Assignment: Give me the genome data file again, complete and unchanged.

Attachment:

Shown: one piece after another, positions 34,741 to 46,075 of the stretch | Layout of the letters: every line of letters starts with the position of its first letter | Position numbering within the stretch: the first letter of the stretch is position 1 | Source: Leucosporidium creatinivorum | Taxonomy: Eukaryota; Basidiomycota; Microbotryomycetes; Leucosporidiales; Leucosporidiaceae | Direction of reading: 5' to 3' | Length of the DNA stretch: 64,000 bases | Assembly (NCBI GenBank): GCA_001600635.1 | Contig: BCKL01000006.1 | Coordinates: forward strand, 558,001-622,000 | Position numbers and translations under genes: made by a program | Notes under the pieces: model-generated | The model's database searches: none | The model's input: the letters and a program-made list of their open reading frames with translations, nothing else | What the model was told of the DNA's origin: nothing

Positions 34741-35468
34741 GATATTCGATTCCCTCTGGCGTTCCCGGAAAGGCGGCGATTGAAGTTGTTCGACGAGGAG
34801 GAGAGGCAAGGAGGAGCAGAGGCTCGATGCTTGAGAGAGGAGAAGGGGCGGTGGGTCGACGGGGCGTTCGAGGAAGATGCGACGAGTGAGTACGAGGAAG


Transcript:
Shown: one piece after another, positions 34,741 to 46,075 of the stretch | Layout of the letters: every line of letters starts with the position of its first letter | Position numbering within the stretch: the first letter of the stretch is position 1 | Source: Leucosporidium creatinivorum | Taxonomy: Eukaryota; Basidiomycota; Microbotryomycetes; Leucosporidiales; Leucosporidiaceae | Direction of reading: 5' to 3' | Length of the DNA stretch: 64,000 bases | Assembly (NCBI GenBank): GCA_001600635.1 | Contig: BCKL01000006.1 | Coordinates: forward strand, 558,001-622,000 | Position numbers and translations under genes: made by a program | Notes under the pieces: model-generated | The model's database searches: none | The model's input: the letters and a program-made list of their open reading frames with translations, nothing else | What the model was told of the DNA's origin: nothing

Positions 34741-35468
34741 GATATTCGATTCCCTCTGGCGTTCCCGGAAAGGCGGCGATTGAAGTTGTTCGACGAGGAG
34801 GAGAGGCAAGGAGGAGCAGAGGCTCGATGCTTGAGAGAGGAGAAGGGGCGGTGGGTCGACGGGGCGTTCGAGGAAGATGCGACGAGTGAGTACGAGGAAG